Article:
What started out as a promising year for equity returns, could transform into a mirage after all. The major markets turned south ever since the beginning of May. So far, the old “Sell in May” rule looks like very good advice given the more than 14% decline of the S&P 500 since the beginning of May.
The S&P 500 is in good company though. All major stock markets, with the exception of India which was essentially flat (+0.81%), showed a decline for the first six months in 2010. The next best in a crowded field of losers was Germany’s Dax which declined only 1.37% so far this year. All others, China leading the crowd, showed poor results at half-time in 2010.
Taking a closer look at the individual markets, we noticed that most of them have been trading below the 200-day moving averages (red line graph in charts below; the traditional bear market signal occurs when the prices fall below the 200 day moving average). Notable exceptions, albeit potential late-runners: India and Germany.
|S&P 500 (USA)||Dow (USA)|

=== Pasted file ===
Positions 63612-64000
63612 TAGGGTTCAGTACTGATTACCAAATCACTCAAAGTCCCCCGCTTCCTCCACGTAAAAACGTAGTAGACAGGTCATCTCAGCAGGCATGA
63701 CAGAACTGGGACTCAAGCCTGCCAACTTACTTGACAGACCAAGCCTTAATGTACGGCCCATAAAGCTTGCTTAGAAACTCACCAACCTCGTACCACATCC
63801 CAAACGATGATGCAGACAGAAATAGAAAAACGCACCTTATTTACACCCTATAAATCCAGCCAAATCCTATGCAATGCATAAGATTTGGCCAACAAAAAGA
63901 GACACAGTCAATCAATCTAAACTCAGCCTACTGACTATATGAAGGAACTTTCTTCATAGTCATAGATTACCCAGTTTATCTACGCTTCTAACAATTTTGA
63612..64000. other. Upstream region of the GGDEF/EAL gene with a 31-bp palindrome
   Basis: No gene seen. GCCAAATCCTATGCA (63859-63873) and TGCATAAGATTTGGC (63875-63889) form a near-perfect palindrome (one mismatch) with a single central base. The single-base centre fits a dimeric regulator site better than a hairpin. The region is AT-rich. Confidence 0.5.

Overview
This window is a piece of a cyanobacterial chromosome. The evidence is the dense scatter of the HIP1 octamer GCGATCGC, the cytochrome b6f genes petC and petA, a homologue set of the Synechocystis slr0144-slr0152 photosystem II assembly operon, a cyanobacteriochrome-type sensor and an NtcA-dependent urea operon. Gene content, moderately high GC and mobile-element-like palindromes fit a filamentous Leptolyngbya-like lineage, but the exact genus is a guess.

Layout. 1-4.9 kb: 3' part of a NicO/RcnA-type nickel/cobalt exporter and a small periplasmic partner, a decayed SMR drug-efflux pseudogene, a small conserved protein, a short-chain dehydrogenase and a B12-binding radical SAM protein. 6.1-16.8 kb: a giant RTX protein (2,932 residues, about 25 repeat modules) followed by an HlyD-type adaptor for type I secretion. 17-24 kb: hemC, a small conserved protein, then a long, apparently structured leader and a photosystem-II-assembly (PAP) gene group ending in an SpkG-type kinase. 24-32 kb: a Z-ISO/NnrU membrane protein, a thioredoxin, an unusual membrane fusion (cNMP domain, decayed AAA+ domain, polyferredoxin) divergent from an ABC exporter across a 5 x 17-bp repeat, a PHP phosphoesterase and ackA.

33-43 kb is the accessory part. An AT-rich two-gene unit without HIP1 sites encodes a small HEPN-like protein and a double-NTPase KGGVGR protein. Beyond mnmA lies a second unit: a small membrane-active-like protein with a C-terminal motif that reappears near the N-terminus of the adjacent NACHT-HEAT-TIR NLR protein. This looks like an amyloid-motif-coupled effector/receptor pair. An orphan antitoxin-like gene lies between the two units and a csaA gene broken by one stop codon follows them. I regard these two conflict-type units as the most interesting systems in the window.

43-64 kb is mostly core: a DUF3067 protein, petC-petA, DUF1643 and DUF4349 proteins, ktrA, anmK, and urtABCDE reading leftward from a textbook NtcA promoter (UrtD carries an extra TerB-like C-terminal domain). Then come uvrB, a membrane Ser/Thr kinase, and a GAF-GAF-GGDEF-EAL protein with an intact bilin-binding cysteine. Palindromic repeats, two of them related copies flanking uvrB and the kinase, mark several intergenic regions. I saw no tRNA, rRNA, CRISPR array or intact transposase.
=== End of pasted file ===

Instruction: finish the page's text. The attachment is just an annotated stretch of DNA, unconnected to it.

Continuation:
|FTSE (UK)||DAX (Germany)|
|All Ordinaries (Australia)||Nikkei (Japan)|
|Hang Seng (Hong Kong)||SSEC (China)|
|BSE (India)||Bovespa (Brazil)|
On the currency and commodities front, things have not been all that rosy either. Despite questionable economic prospects, the US Dollar has again become the de-facto safe haven currency. Other strong performers were Gold & Silver as well as the Japanese Yen. The worst performer of the major currencies has been the Euro which fell over 15% during the first half of this year.
Add the recent drop in US-Treasury yields and I can see memories of 2008 are resurfacing...
|10-year US T-Note||30-year US T-Bond|
In view of the less than encouraging US employment report that just came in, we are entering murky waters for the remainder of the year.
Good luck and good investing!